Congenital tracheal stenosis may be a life-threatening anomaly not relieved by airway intubation. Over the past 7 years, anterior pericardial tracheoplasty has been used at our institution for treatment of congenital long-segment tracheal stenosis in infants with impending airway obstruction. Case histories of eight patients undergoing nine anterior pericardial tracheoplasties have been reviewed to assess this technique. Of these patients, six have required preoperative tracheal intubation before repair to maintain ventilation. The surgical technique of anterior pericardial tracheoplasty includes a median sternotomy approach with partial normothermic cardiopulmonary bypass. An anterior tracheotomy through all hypoplastic rings allows enlargement with autologous pericardium to 1.5 times the predicted normal diameter. After insertion, the pericardium and hypoplastic tracheal cartilages are suspended to surrounding mediastinal structures, which prevents airway collapse. Seven of eight infants have survived without tracheoplasty dehiscence or wound infections. Five were ultimately extubated and are currently free of symptoms from 6 months to 5 years after anterior pericardial tracheoplasty. The other two survivors had residual stenosis as a result of complications of prior tracheostomy. One of these patients has undergone a successful second anterior pericardial tracheoplasty and is currently extubated and well. The other is palliated at 6 months with a tracheostomy awaiting a second anterior pericardial tracheoplasty. Our review of anterior pericardial tracheoplasty has demonstrated the safety, utility, and at least medium-term benefit of this procedure in infants of any age and weight.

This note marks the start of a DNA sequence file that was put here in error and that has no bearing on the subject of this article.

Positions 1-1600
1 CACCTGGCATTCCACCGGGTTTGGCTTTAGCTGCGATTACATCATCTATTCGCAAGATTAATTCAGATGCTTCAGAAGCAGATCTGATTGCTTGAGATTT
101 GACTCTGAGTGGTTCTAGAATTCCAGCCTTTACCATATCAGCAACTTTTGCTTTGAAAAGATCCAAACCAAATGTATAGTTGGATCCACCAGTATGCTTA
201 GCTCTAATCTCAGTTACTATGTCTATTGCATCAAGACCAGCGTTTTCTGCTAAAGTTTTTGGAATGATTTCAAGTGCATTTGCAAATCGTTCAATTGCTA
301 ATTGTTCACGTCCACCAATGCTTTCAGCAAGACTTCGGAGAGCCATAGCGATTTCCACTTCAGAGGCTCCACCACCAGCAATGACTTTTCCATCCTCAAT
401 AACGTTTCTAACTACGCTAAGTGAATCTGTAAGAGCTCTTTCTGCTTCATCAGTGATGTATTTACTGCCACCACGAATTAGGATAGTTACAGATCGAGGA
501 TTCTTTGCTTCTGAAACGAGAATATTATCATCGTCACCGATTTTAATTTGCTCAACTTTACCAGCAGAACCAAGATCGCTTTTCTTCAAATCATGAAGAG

ASJC Scopus subject areas
- Pulmonary and Respiratory Medicine
- Cardiology and Cardiovascular Medicine